San Francisco Receives Slight Increase in CARE Money
April 7, 2003
San Francisco's HIV Health Services Planning Council recently learned the city's Ryan White CARE Act funds for fiscal 2003-2004 were increased slightly. Last year, the city, Marin and San Mateo counties received a $2.2 million cut and enacted 6 percent reduction in services. The city will receive roughly $33.9 million, an increase of nearly $380,000 from last year's $33.5 million grant. The extra money came in the council's supplemental funding award. The city's Minority AIDS Initiative, however, received a funding decrease of nearly $78,700, and the council voted to offset that with some of its extra supplemental funds.Adapted from:
As the council begins its planning process for the next fiscal year, members stressed that funding for AIDS services remains a serious concern. Officials of agencies receiving Ryan White funds said their enthusiasm for this year's funding is tempered, since it does not recoup the city's funding loss last year. The service reductions are just beginning to be felt at agencies as the 2002-2003 contracts end. "There is definitely a cut to services," said Jim Illig, who works for Project Open Hand and is president of the HIV/AIDS Provider Network. "Those cuts were restored last year because of the supervisors who back filled one-third of the cuts and rollover money the council put toward the rest of the cuts."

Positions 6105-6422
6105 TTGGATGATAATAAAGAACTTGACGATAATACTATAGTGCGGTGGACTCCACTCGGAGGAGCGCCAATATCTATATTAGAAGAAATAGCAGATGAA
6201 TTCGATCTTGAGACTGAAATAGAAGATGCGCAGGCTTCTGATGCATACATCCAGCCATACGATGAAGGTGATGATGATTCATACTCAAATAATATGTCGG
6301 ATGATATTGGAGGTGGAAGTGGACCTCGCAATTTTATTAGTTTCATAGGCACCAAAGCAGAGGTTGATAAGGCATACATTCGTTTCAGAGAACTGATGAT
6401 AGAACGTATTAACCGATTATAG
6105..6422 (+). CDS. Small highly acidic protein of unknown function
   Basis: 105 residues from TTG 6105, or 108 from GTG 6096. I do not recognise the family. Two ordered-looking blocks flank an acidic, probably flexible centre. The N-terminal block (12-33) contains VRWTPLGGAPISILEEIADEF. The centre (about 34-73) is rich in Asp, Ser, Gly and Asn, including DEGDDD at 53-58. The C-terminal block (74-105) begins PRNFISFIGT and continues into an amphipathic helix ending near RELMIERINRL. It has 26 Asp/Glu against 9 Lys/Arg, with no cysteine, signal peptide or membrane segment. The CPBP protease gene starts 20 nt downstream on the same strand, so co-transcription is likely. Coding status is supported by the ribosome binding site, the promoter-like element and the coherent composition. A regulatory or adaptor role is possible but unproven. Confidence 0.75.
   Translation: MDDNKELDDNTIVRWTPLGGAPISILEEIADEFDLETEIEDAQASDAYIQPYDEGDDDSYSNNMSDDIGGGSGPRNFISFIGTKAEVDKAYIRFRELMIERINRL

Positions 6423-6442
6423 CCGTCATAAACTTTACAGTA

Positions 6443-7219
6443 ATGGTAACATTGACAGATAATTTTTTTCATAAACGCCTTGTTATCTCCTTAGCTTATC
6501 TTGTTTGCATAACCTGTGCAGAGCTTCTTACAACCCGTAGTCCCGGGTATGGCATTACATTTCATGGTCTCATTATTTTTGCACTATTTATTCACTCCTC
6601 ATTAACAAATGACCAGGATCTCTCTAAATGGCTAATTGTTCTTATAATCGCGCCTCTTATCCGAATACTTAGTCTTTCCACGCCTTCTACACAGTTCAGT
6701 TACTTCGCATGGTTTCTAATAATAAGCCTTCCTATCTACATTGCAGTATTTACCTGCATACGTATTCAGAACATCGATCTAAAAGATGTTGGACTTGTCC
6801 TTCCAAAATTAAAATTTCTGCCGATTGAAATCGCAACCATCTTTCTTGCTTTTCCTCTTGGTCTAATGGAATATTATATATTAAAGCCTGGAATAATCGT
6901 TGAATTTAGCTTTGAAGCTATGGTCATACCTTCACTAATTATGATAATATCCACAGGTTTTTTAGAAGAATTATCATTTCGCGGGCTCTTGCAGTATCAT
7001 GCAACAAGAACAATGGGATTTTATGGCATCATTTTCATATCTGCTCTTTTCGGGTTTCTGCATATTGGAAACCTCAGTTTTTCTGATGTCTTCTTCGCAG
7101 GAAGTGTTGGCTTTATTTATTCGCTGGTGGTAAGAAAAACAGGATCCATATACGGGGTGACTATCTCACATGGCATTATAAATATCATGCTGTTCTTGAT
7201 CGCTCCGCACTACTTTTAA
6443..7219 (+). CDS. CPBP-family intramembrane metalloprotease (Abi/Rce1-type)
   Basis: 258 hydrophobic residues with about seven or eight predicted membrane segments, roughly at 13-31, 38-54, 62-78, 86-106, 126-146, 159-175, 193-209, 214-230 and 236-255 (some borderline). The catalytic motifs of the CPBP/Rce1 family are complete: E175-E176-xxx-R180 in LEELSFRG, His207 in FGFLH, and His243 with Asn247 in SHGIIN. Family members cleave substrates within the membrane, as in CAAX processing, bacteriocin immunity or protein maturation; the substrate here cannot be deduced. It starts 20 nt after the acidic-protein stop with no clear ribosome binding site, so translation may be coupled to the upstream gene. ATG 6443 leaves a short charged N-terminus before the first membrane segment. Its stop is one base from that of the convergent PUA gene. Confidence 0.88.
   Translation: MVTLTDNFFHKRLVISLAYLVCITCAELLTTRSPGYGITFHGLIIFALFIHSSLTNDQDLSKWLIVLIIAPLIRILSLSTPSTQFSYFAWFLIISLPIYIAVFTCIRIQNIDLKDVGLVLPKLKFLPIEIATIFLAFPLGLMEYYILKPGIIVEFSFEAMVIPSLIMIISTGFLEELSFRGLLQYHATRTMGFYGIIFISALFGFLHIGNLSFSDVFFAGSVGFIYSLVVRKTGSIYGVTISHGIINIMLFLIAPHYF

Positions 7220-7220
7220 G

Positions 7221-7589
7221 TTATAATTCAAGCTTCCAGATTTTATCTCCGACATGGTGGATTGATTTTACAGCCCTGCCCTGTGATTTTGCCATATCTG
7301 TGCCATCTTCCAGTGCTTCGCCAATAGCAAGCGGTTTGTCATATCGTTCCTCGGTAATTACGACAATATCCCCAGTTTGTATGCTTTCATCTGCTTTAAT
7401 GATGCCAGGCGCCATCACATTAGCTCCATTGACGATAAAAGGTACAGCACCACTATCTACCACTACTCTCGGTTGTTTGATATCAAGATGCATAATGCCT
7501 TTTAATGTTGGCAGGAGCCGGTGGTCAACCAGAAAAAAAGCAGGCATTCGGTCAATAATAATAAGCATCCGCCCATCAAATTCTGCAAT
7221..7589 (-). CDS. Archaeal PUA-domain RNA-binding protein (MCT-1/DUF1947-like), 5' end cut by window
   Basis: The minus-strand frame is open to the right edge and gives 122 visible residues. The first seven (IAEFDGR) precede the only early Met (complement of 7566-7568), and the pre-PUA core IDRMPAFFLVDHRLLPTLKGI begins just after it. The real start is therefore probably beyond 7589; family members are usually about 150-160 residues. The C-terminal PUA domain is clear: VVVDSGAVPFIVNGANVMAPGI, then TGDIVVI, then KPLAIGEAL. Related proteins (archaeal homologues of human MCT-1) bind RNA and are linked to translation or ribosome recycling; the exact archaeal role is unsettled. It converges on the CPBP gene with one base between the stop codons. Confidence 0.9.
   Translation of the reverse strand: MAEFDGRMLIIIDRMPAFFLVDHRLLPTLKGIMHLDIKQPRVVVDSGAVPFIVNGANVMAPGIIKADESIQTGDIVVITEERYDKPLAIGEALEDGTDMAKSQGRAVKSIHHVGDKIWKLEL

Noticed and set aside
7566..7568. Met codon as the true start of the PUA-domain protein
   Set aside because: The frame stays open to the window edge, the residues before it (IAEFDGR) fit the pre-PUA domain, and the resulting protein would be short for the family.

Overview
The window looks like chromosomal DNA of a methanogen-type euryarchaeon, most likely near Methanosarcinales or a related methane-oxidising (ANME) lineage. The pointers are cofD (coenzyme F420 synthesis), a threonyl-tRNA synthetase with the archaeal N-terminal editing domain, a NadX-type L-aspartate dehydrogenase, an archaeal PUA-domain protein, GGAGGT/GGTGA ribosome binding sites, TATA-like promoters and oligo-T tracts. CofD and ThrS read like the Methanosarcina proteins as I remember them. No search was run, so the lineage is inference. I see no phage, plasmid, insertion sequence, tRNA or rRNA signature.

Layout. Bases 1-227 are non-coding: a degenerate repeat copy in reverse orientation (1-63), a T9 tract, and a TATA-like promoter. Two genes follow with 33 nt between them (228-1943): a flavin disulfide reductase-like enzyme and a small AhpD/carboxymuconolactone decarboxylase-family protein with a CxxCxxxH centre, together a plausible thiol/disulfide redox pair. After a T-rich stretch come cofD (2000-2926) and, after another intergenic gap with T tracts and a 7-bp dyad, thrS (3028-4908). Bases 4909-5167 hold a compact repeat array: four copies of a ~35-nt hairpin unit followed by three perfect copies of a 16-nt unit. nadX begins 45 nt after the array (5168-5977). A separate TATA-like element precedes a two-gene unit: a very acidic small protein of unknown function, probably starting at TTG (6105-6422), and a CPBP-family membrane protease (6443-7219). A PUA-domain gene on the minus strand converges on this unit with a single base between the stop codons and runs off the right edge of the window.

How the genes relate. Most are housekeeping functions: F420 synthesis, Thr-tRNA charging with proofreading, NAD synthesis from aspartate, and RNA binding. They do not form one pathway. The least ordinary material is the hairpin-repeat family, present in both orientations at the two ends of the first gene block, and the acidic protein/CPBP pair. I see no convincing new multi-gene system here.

With San Francisco facing an ever-growing budget deficit, agencies have little faith they can turn to supervisors for help. Already, the Health Department has proposed a nearly $1 million cut in AIDS services. Mayor Willie Brown has asked the Health Department for a contingency plan of an additional $27.3 million in cuts. So far, the Health Commission refused to consider a contingency plan with $16 million in cuts that department officials submitted. At its meeting Tuesday, April 8, the commission is scheduled to again address the issue.
Bay Area Reporter (San Francisco)
03.27.03; Matthew S. Bajko
This article was provided by CDC National Prevention Information Network. It is a part of the publication CDC HIV/Hepatitis/STD/TB Prevention News Update.